Anonymous Connection: Battling self-doubt as a college musician


Friday nights are sacred.

There’s something about making it through five days of classes and homework – no matter how much effort you allocated towards them – that earns you an evening of leisure. Some people may reserve Saturdays and/or Sundays as work days, but Fridays are always meant to be enjoyed.

Take a random sample of students at Iowa State and you’re guaranteed to see a wide varieties of Friday night activities. Underclassmen shuffling in-and-out of dorm parties, those heading to Welch Avenue hoping to indulge in some debauchery with a stranger, two soul-mates staying in to relax, going over to a friend’s place to play tabletop games; all these things will most likely have at least one common factor: the tunes scoring the evening.

“I think in college, you have the chance to experience music in a variety of ways,” said Michael Giles, senior lecturer in saxophone and jazz.

Students are consuming music more rapidly, and more pigeonholed than ever. With the rise of streaming services such as Spotify and Apple Music, most everyone has seemed to find their own niche through the internet. No longer does someone have to sit through a crappy Imagine Dragons song to get to that awesome new Beck track, you can just skip right to “Colors.”

However, alt-rock is far from the most prominent genre in the world, let alone a college campus. As the idea of streaming becomes more and more commonplace, big personality, low-quality hip-hop artists seem to be benefiting the most. Acts like Lil Pump and 6ix9ine are capitalizing on shock value, increasingly short attention spans and a need to be like everyone else.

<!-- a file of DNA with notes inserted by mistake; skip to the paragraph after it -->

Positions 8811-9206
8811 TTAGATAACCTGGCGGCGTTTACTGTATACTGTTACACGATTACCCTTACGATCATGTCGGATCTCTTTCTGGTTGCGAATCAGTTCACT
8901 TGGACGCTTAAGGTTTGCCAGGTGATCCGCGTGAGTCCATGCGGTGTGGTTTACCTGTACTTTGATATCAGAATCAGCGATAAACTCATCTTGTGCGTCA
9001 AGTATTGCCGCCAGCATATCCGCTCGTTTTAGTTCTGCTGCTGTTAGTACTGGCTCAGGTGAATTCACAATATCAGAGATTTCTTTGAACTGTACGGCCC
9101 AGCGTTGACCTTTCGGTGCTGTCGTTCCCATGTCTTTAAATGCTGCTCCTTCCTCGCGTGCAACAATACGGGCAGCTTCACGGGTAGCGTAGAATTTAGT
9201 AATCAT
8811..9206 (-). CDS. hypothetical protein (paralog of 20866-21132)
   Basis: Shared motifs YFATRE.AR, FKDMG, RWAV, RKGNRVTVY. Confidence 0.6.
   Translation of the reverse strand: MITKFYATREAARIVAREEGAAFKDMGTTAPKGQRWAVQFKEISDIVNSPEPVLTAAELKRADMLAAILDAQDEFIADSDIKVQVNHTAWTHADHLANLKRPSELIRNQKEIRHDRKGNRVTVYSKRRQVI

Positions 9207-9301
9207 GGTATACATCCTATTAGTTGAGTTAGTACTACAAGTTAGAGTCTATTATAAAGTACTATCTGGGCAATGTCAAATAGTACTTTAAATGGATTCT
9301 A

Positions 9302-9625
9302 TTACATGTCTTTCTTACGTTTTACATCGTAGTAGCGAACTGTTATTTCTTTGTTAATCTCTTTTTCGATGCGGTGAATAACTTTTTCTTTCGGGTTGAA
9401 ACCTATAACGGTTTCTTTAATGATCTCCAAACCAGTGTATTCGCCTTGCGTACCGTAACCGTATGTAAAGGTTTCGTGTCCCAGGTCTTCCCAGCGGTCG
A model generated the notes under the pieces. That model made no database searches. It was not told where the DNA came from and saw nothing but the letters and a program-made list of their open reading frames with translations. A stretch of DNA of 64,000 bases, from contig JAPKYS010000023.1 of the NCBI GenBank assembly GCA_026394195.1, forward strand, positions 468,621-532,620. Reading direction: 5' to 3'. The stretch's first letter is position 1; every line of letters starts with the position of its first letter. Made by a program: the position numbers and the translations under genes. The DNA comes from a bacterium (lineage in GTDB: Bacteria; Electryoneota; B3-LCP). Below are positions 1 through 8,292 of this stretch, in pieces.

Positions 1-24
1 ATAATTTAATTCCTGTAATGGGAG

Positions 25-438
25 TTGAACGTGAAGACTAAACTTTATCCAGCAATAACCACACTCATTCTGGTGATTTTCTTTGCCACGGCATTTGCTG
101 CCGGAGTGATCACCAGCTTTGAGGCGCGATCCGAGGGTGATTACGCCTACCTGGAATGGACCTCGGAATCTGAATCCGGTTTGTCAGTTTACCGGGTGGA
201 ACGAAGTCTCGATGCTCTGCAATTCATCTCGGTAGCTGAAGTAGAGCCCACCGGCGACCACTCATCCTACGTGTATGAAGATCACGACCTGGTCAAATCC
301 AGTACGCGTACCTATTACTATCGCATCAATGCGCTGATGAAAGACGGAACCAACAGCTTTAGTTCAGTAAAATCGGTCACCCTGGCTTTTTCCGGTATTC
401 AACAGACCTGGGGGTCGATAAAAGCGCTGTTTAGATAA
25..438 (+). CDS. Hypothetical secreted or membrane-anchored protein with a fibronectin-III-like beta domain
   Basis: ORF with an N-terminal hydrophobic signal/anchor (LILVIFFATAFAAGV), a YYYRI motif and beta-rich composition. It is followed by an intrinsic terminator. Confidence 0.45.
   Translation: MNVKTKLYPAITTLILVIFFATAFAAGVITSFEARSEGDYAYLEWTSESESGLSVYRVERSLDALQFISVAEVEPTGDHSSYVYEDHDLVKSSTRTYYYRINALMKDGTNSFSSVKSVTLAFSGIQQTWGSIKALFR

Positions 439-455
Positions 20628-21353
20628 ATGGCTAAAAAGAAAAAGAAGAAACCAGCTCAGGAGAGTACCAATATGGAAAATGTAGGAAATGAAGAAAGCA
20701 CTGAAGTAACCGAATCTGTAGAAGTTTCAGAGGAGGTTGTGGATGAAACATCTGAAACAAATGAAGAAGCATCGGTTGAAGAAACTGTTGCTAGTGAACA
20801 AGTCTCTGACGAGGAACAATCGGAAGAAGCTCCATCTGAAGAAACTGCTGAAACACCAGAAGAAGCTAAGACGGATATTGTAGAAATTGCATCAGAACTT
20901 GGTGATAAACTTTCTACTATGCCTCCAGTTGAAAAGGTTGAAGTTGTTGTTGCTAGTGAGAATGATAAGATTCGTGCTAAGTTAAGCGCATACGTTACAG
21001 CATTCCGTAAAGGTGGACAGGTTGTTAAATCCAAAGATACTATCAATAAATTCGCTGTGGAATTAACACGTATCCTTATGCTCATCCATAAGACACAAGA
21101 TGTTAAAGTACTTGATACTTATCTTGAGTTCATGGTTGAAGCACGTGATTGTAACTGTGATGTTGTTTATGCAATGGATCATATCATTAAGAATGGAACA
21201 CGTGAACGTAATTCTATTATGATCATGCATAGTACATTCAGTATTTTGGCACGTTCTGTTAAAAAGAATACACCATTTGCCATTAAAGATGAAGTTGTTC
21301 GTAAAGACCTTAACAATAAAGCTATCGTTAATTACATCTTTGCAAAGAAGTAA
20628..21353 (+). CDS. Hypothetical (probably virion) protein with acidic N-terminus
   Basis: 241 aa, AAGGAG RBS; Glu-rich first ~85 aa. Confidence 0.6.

“You’re [18] and what you’re trying to do is, a) Figure out how to get around this world of your own devices and b) Be liked,” Giles said. “You want friends, you want affirmation, you want comfort.”

However, trap-rap and soundcloud-rap aren’t typically the preferred genres for those that consider themselves music enthusiasts. Of the people I’ve spoken with involved in campus clubs such as GENRE and KURE, most of these individuals express their greatest admiration for funk, jazz and indie-rock, and the many sub-genres found within.

While musical taste can be developed over the years, there is a definite preference that is established during our early years of music consumption.

“A lot of groups in [those genres] are putting out music … to elicit a feeling, or a memory, or something like that,” said Julia Studer, junior in biology and lead vocalist of Truth Machine, a GENRE club band.

Studer directly cited pop-punk groups such as Mayday Parade and All Time Low as early influences of her’s, the former of which she has seen sixteen times in concert.